We can’t just tweet about it — we need to be about it.
Support organizations with boots on the ground, West said. He looks for groups working on particular cases or issues and gives them money. You don’t have to be rich to donate, he said, because any amount can make a difference.
“Everybody’s not called to be out front,” he said. “Everybody can’t be the lead dog. Everybody isn’t even comfortable in their own voice. But find an organization you want to support, and support them. Period.”
Clarendon supports RunWithMaud.com, where people can sign petitions and make phone calls to elected officials who have influence over the prosecution of Arbery’s killers. She participated in the #IRunWithMaud movement on Twitter, but acknowledges that in the social media era, activism “can start to seem kind of buzzwordy. People love to just be like ‘LGBT’ or ‘Black Lives Matter,’ and kind of throw out words but not actually do the work. So I would encourage people, first and foremost, to do the work.”
Jenkins is all about the work. On May 9, the Players Coalition, a social justice organization he co-founded with retired wide receiver Anquan Boldin, sent a letter to Attorney General William Barr and FBI Director Christopher Wray urging a federal investigation of Arbery’s death. The letter was signed by 63 people, including white athletes such as Tom Brady. On May 10, Georgia Attorney General Chris Carr also requested federal intervention. The Justice Department complied.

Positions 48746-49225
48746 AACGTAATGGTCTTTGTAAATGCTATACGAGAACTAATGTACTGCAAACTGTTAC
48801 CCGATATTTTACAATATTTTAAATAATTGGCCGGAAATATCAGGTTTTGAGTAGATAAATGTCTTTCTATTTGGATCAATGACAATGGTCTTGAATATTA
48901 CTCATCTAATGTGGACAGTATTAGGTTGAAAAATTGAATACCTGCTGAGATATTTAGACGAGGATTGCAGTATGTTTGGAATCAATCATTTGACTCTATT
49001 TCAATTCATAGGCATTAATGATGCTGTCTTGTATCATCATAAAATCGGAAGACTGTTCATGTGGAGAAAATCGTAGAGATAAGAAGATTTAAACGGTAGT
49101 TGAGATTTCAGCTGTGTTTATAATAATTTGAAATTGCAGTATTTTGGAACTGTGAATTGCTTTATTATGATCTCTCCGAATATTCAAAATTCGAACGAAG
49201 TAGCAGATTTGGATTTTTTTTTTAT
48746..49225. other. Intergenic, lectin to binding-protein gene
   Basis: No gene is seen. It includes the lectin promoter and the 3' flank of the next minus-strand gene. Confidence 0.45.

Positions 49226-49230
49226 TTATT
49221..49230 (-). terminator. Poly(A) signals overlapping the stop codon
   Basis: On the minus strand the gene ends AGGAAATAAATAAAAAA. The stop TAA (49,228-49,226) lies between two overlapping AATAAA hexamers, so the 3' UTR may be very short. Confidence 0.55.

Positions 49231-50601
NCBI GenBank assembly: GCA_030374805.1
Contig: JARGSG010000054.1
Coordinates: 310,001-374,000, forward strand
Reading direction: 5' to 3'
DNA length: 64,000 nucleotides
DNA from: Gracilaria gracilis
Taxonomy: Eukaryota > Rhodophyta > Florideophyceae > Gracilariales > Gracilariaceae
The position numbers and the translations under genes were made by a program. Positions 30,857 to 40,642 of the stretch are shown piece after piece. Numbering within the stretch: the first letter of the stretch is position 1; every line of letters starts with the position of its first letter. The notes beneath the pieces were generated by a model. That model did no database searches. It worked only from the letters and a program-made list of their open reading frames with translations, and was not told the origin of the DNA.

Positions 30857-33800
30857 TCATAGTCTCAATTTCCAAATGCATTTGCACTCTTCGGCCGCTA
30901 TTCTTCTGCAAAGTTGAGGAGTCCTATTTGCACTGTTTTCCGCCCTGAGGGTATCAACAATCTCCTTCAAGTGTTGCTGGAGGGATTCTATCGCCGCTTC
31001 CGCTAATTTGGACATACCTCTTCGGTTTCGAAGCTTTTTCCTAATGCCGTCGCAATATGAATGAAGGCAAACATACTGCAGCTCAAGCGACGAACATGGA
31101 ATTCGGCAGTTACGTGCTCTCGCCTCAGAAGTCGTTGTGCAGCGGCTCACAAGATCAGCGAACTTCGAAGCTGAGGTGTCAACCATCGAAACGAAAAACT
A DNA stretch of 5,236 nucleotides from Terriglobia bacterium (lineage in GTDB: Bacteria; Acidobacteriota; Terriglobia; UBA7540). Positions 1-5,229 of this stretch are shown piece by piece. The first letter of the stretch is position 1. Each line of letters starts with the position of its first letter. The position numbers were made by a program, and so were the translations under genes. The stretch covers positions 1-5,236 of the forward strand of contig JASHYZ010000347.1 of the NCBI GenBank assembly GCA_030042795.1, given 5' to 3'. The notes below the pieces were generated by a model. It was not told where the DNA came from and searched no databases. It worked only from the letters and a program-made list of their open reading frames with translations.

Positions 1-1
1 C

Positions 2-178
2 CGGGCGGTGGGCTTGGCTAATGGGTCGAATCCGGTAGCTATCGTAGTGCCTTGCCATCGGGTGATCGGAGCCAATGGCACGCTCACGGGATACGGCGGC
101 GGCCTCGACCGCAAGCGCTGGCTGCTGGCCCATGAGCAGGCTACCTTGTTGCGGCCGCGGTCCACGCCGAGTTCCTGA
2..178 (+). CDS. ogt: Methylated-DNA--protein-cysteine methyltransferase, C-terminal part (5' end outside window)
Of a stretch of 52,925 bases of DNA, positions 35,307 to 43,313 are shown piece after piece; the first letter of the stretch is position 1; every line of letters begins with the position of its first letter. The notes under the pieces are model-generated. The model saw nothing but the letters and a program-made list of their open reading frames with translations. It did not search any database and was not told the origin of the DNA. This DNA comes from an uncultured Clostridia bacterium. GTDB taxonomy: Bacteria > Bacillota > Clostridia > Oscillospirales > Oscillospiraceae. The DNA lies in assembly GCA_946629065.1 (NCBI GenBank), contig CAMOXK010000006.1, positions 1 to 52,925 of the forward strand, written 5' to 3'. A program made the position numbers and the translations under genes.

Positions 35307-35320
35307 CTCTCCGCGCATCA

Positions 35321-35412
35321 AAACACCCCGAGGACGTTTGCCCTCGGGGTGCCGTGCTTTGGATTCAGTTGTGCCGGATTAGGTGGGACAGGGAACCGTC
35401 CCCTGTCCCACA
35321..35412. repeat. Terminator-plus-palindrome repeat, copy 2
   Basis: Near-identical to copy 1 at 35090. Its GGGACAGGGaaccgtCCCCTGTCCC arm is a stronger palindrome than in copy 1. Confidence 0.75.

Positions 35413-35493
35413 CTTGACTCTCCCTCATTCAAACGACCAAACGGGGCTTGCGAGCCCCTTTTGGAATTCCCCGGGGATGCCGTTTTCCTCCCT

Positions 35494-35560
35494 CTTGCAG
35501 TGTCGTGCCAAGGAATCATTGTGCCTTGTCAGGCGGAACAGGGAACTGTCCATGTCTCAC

Show up. The first two local prosecutors in the case recused themselves based on their connections to the McMichael family. A third one also stepped aside. Carr has now appointed a fourth prosecutor, Joyette Holmes, a black woman and district attorney of Cobb County, Georgia, 300 miles from Satilla Shores in southeast Georgia.
While the presence of a black prosecutor offers more hope for a fair trial, so many other killers have walked free. Shropshire, a professor and CEO of the Global Sport Institute at Arizona State University, said it could exert a significant force at the Arbery legal proceedings if athletes for Atlanta’s pro sports teams attended some of them in person.
Jenkins and other Players Coalition members have shown up in various venues to further the cause of justice. “Athletes and entertainers often have large followings and the ability to use their voice and command attention that a concerned citizen doesn’t ordinarily have,” he said. “That said, if we use our voices to educate and create a call to action, it’s the mass public pressure that creates change.
“It takes a collective effort to have a consistent conversation about the facts, otherwise, it’s just opinions that dominate news. … The public needs to know that they are involved, whether they realize it or not,” Jenkins said.